An entire genre of anime exists that is dedicated to exploring quotidian events that can culminate in life-altering experiences. These shows are often very slowly paced, colored in soft pastels and set to light, whimsical scores. Little happens in the plot and there is much comic relief (from boredom, I guess). ABe Yoshitoshi’s Haibane Renmei (2002, 13 episodes) might have suffered the same shortfalls of much of this ‘slice of life’ anime were it not for one major discrepancy: the characters in this slice of life are all dead.
The Renmei, young girls with halos and painfully sprouted angel wings, are born from cocoons into the walled town of Glie, where they live together sequestered from the center of the town and its non-Renmei inhabitants. Speculation abounds as to what the town is—heaven, hell, purgatory, something entirely different. Perhaps the girls are victims of murder, or suicide. Signs point in all directions.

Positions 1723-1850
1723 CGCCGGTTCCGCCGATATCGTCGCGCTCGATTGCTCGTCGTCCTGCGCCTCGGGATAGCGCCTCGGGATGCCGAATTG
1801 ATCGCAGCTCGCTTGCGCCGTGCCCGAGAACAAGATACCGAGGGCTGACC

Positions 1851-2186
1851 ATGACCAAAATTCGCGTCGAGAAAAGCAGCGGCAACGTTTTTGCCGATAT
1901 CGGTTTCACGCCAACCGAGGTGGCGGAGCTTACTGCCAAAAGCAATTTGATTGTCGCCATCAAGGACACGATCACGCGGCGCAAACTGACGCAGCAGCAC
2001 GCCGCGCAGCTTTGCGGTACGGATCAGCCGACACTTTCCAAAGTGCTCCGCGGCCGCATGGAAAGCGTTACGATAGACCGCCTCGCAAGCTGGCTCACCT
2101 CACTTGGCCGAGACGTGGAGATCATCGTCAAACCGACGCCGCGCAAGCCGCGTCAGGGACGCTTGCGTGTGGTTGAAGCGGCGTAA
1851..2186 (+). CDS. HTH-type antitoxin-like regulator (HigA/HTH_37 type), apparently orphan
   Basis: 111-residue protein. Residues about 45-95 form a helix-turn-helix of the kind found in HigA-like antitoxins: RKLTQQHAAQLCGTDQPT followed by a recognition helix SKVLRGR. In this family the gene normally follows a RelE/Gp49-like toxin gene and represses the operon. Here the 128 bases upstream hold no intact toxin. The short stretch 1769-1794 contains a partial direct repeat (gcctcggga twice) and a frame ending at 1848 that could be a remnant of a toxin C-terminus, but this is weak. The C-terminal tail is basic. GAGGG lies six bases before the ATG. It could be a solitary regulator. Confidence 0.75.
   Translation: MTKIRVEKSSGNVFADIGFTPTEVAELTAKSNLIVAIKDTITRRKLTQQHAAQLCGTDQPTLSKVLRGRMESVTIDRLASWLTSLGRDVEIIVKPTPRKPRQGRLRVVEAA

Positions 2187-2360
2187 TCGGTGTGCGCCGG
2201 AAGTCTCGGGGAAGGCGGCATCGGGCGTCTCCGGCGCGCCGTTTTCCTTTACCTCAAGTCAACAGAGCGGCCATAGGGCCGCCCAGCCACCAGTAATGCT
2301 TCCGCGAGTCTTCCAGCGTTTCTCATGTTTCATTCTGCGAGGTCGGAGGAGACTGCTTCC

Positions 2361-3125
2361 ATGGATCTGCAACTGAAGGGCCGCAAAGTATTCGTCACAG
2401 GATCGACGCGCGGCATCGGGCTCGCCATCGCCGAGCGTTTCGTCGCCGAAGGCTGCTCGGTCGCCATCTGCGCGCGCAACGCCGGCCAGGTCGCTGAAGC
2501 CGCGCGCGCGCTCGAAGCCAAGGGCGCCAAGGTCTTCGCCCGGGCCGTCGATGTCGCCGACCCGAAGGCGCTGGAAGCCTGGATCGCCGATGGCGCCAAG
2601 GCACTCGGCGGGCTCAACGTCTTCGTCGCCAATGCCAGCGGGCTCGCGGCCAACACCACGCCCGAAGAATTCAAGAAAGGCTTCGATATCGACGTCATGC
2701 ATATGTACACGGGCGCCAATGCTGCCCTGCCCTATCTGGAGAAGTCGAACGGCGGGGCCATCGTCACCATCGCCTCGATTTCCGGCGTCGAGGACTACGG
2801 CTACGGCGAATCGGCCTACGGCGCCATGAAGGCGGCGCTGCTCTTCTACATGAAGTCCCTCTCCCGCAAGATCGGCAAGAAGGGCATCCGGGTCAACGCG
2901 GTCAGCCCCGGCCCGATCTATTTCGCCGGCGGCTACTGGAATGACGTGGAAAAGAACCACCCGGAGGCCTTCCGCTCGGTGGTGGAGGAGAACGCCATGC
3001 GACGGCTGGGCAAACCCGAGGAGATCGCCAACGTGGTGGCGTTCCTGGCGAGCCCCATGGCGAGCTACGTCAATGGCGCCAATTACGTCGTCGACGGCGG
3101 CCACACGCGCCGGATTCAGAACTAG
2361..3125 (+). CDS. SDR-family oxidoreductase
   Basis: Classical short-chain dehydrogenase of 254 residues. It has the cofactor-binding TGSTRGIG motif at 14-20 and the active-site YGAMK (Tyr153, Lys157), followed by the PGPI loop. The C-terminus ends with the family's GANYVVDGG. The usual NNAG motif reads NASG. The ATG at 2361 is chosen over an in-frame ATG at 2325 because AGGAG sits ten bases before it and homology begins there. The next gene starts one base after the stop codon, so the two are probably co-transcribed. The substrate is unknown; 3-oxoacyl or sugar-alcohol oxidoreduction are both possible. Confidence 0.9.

As viewers, we follow the arrival of Rakka, whose wings sprout stained a charcoal black color, an indication of something that remains mysterious for much of the show. Through Rakka we discover that the Renmei are second-class citizens of Glie, forced to work simple jobs for second hand clothing and foodstuffs. They are generally ignored by the townspeople, but as Rakka’s curiosity gets the better of her, we come to realize that something disturbing is at work in the town’s hidden spaces.
Haibane Renmei does meet several standards of those slices of life described above, but never does the show flirt with them without subverting them with a contemplative darkness. ABe, best known for his weirdly wired Serial Experiments: Lain, is a master of omission, giving us just so much that we absolutely need to know more, and it is this longing for resolution, for completion that not only colors the lives (afterlives?) of his characters, but also keeps us viewers hooked.